Post-Pandemic: Meeting Fatigued? Zoom’d Out?
As we return to the office post-pandemic, it is important to protect our time, and not be overtaken by meetings—either virtual or in-person. I am hearing more and more of our clients discussing how their schedules are “out of control” and that virtual meetings have “taken over.” It has become so overwhelming that several C-level teams have created meeting guidance for their employees as part of their return-to-office plans. Perhaps instead, we should tend to our calendars and meetings like we would a Bonsai tree and prune away the unnecessary to create more beauty and balance.
As a longtime supporter of flexible work, I was not surprised to see all the studies on the improvements in productivity as people worked from home during the pandemic1. I am also not shocked that this is a working arrangement that many people want to continue to enjoy2, after all who really wants to lose time to a commute every day?
What did come as a surprise was the avalanche of meeting requests that have pervaded the calendars of many of my executive clients. In fact, many clients have made controlling their own time and calendar a major development goal over the past year. The truth is many meetings are the antithesis to productivity3.
At Summit, we researched and pulled from our own best practices to create the following recommendations for those struggling with these issues.
At the organization level, providing guidance for coordinating successful meetings and creating accountability can be very helpful. This might include things like:
• Expectation that meeting agendas and pre-reads go out 48 hours in advance. No agenda= No meeting
• Conserving meeting time for making decisions and allocating “information sharing” to other channels
• Calculating the ROI on the meeting and asking if there are “low value” meetings that should be deleted or otherwise reconfigured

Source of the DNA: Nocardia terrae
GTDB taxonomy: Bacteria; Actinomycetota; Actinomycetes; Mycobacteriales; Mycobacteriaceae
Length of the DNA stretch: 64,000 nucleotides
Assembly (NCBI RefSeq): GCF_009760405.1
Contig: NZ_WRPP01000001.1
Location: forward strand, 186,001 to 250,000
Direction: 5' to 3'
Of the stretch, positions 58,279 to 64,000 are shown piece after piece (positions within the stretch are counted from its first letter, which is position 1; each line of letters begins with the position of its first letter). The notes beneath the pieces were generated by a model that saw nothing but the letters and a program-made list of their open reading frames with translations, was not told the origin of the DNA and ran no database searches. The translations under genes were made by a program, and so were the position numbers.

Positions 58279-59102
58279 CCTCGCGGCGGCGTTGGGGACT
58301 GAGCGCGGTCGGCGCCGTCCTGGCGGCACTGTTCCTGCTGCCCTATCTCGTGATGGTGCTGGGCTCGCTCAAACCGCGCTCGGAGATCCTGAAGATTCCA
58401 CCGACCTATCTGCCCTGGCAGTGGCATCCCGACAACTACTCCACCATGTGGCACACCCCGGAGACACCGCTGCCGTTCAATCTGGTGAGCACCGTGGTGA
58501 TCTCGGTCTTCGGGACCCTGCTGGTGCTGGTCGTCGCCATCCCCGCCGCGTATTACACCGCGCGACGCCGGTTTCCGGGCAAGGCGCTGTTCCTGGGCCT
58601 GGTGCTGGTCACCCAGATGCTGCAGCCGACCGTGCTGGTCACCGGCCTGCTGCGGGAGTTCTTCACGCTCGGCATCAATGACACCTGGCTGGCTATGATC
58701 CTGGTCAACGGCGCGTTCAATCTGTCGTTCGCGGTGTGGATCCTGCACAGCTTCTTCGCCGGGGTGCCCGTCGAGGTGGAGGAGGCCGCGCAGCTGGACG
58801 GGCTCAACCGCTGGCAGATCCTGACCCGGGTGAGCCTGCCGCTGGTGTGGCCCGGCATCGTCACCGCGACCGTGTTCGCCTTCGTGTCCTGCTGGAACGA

• Allowing people to decline meetings
• Setting up days or afternoons where no meetings occur and sticking with it
• Sending out meeting notes to keep people informed and reducing the number of people who attend
At an individual level, it may feel uncomfortable at first to push back and hold your boundaries concerning meetings. Remember, it is your time! You alone are responsible for knowing what you must deliver, and you have to make the time to do those things. Try some of the following:
• Say no nicely- try “I trust you can handle that, and I look forward to the update.”
• Delegate- do you really have to participate, or could someone go in your place (look for win-win opportunities like a person who might gain exposure or insight by attending).
• Book “off limits time” in your calendar – no explanation needed, just chunks of time that you hold in your calendar to get stuff done.
• Remember that your personal time is not “free time.” Hold your boundaries so that you are not giving up all your nights and weekends unnecessarily.
• Reallocate your “commute time.” If you are saving time by working remotely, use that same time to do something nice for yourself or your family. For example, work out, go for a walk, or fix dinner together. Reclaiming that time for your personal balance will make you more motivated and less stressed, resulting in higher productivity at work.
As we all find our new normal, we should review our calendars and meetings and ensure that we are treating time—our own and our colleagues’–with the respect it deserves.
1Morris, Chris. Worker Productivity in the Post-Pandemic Era. Nasdaq.com. April 16, 2021. https://www.nasdaq.com/articles/worker-productivity-in-the-post-pandemic-era-2021-04-16
2 National Survey, A Majority of US Employees Want Remote Work Arrangements to Stay. getabstract.com. April 2020. https://journal.getabstract.com/wp-content/uploads/2020/04/ga_remote_survey_2020_compressed.pdf
3 Rogelberg, Steven. The Power of You to Truly Make Meetings Work. Ted.com. https://www.ted.com/talks/steven_rogelberg_the_power_of_you_to_truly_make_meetings_work